“Wake up, Awk!” Lankin called. Awk was irresponsive. Harry groggily chcked on him, and it seemed like he was having another of his cavorting-with-spectral-dragon warlock trances. It figured.

“It seems his ki is in turmoil,” Harry murmured.

“I’ll have a zombie carry him,” Zeno said and snapped his fingers. “You, Awkbearer, carry him.”

I crossed my arms. Not like I wanted to get close to the zombies again after Zeno and my escapade down the river, but this seemed like unfair treatment. Awk got carried around and even escaped being yelled at, the dick.

We mostly reconstructed the night, between the sum of us.

“There was a bear, though!” Helli said as the rest of us spluttered. “Did no one tell you?”

Lankin whistled and pushed the wheelbarrow along as we walked.

“No,” I said, “no one did.”

It was pretty easy going for the most part. I hopped back on the broom to scout ahead so we’d have some advance warning of anything coming, and we made it back to the same fork in the road we’d visited before as the night grew colder and colder.

Perhaps because of his inferior footwear, Zeno especially was feeling the chill and shivered pitifully as I soared overhead. And because I am not a total dick even after being yelled at for no good reason, I said, “Want to ride on the broom?”

He looked up, teeth chattering. “Yes.”

So, that’s how we ended up with me and Zeno on the broom, him clutching around me for warmth like his life depended on it as I tried to steer. Despite his nonfunctional back legs, Kheryph seemed to enjoy being the middle spoon in-between us. Zeno even warmed up enough to look around and help me scout.

“What is that!” He pointed in the distance. “The trees are walking!”

I swore. “I fucking hate nature.”

“Is this normal?”

“I don’t know, bro,” I said, “I’m from the desert.”

Zeno frowned. “Do you not have trees in the desert?”

“Not really, we have more succulents and cacti and whatever.” I sent a message to Felegum back on the ground about the trees and what we wanted to do. Neither of us were proficient in tree, especially not moving ones, and answers seemed unclear.

“If only we had someone who knew about nature,” the mage messaged me.

“We do,” I replied and grimaced, “he’s just out.”

“I think I could fix that,” Zeno said.

So, I landed, deposited Zeno with Awkbearer and the other as-yet-unnamed zombie, and watched as Zeno commanded Awkbearer to drop Awk.

This was enough. Awk snapped awake. Unfortunately, Awk tended to do exactly one thing when woken unexcpectedly, which was cast Thunderwave.

He himself was launched fifteen feet in the air, Awkbearer and Unnamed Zombie 2 fell backwards, and Zeno skidded into a snowbank.

“Awk!” Zeno yelled as Awk crashed back to earth. “Trees are walking! Is that normal?”

“Depends on the type,” Awk said, thoughtful and not at all perturbed. He turned to Lankin mischievously. “My campfire story about the trees taking revenge for cutting down too much firewood is real.”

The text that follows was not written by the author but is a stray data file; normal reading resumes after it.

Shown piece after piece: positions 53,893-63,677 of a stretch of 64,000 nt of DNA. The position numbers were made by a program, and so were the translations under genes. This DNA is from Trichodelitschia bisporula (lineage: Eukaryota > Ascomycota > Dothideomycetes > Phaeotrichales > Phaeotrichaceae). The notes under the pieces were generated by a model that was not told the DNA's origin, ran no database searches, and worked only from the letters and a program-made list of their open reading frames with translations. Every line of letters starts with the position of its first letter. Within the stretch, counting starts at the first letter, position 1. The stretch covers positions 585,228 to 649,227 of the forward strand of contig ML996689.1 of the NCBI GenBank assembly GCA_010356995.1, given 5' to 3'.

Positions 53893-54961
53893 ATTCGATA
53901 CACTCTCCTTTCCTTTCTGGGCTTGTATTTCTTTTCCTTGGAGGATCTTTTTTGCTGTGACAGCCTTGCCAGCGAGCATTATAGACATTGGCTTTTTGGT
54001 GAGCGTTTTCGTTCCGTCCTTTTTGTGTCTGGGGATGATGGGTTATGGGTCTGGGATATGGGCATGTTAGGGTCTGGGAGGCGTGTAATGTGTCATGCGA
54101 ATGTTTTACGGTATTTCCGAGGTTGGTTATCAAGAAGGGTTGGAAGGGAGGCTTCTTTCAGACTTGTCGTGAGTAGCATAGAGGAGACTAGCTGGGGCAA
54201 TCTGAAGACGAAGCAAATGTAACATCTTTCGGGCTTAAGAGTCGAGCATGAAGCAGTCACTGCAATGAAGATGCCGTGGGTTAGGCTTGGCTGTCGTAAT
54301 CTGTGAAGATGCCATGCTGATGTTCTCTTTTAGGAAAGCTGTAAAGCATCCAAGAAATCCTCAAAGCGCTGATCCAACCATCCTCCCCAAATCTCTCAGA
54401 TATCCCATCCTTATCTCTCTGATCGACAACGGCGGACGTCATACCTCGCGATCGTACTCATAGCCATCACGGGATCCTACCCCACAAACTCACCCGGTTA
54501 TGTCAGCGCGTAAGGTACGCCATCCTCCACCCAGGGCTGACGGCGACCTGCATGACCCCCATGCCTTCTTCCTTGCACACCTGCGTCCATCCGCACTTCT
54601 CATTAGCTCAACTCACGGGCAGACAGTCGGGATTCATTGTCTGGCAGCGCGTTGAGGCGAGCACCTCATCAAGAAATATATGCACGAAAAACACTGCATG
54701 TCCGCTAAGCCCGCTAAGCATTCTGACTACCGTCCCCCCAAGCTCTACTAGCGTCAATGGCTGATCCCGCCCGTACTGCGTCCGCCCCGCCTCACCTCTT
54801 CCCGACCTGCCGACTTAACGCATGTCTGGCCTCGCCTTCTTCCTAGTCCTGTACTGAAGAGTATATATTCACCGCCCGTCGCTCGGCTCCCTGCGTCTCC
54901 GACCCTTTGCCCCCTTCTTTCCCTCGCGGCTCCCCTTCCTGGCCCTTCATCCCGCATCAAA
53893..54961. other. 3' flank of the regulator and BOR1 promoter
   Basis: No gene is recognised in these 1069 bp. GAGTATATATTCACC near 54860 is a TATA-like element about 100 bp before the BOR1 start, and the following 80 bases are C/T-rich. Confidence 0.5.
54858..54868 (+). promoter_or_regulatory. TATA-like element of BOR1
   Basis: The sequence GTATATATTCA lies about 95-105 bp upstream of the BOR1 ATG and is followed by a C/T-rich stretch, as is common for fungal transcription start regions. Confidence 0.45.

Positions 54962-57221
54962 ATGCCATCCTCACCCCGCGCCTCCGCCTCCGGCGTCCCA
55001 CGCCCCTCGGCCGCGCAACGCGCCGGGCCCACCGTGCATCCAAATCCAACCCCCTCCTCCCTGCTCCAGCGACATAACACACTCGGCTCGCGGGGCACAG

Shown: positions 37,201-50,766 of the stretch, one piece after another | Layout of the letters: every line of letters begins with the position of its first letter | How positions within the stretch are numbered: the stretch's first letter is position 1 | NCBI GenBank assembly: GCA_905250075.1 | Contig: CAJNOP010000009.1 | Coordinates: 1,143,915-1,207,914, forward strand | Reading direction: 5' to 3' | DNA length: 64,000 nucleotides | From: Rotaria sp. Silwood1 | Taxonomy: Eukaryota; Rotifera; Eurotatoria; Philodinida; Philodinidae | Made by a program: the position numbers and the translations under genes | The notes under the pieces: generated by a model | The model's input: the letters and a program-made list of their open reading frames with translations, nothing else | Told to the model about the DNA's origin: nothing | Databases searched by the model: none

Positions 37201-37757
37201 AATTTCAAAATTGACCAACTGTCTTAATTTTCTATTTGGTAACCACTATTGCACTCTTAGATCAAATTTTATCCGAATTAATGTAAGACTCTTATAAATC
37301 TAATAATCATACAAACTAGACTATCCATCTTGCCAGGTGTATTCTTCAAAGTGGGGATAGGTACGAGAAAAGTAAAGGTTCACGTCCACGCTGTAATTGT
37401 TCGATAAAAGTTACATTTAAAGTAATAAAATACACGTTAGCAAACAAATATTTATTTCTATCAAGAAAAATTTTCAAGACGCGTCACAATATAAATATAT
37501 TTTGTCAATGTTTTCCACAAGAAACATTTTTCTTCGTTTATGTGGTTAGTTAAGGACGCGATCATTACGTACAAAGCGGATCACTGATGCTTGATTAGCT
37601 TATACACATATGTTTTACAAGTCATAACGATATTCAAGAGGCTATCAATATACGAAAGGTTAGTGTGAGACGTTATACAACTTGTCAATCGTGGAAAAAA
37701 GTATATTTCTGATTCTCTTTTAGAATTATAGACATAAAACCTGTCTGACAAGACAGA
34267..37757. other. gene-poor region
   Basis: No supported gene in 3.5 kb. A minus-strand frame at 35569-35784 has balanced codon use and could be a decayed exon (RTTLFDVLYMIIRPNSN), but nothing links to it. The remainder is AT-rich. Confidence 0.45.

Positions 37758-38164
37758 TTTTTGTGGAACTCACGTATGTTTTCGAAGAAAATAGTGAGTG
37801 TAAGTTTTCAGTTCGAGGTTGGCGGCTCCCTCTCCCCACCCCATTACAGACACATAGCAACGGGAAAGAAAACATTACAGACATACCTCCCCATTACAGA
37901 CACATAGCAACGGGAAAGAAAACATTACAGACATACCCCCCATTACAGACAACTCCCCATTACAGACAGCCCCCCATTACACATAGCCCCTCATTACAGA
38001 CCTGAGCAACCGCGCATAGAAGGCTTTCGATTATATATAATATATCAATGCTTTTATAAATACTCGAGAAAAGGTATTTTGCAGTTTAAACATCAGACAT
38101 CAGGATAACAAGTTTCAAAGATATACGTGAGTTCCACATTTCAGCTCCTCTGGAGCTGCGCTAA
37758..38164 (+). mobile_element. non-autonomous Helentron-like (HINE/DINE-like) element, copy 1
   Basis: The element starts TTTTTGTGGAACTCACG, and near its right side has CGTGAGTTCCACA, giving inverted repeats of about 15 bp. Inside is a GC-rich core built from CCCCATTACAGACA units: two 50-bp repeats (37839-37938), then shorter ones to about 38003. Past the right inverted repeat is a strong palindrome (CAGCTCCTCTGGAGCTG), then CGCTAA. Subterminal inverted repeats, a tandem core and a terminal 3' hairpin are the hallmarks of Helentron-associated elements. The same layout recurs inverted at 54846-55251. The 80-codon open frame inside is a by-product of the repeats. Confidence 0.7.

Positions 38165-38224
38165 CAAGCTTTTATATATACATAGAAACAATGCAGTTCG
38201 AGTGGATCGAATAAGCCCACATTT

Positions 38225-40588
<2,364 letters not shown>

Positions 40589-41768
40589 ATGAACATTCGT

Harry narrowed his eyes. “I am a campfire story.”

I did not disagree. It didn’t seem like Lankin took Awk seriously, so Zeno and I hopped back on the broom and kept an eye on the weird trees. They seemed to only move when the other, regular trees were swaying in the wind. Judging from the way they were heading, it seemed like we were destined to intersect with them if we held our pace. We could either stop and let them pass or speed up and try to make it through this forest ahead of them.

“Yo,” I Messaged down to Felegum, “trees.”

Awk cast his Pass Without a Trace spell on us and I reveled in my stealth as Felegum and I continued to message back and forth about the trees and we eventually decided to outrun them. It seemed to be tough going for Lankin and the wheelbarrow, but we made it with maybe a minute to spare. I landed just as the path behind the group closed over, completely overgrown with new plants in the wake of the trees passing.

They were evergreen trees, each with three main trunks, walking on two legs with rooty feet. Without stopping, they continued to walk on and on and on, erasing all trace of the path. Awk called out after them in some weird language, but I guess they didn’t respond, or at least I didn’t hear it.

He started off after them.

“You can stay here with them if you want,” Zeno called.

After some intense consultation with Felegum, Lord of Maps, we were able to work out that the trees weren’t heading in the direction of Splinterwood either, so the town was safe. In the distance, the Stone tooth loomed over the horizon once again. At that point, we decided to make camp. Lankin had some good ideas for making stew this time, which would require some simmering and a longer prep time, so we got to work.

While we were preparing things, I cracked out the pickle jar, which had miraculously survived. I twisted it open and was hit with the reek of alcohol.

“Oof.” I winced. “Hey Zeno, it’s for you!”

“What is it?” he asked.

I shrugged. I had no idea. Certainly nothing from back home or anywhere I’d been before. It just had some spiral, forked things that were probably root vegetables floating in it. They were off-white and had some brown streaks in them. They’d looked cool in the dim light of the cellar but now that it actually came to eating them, I was not totally sold on Past Set’s decision.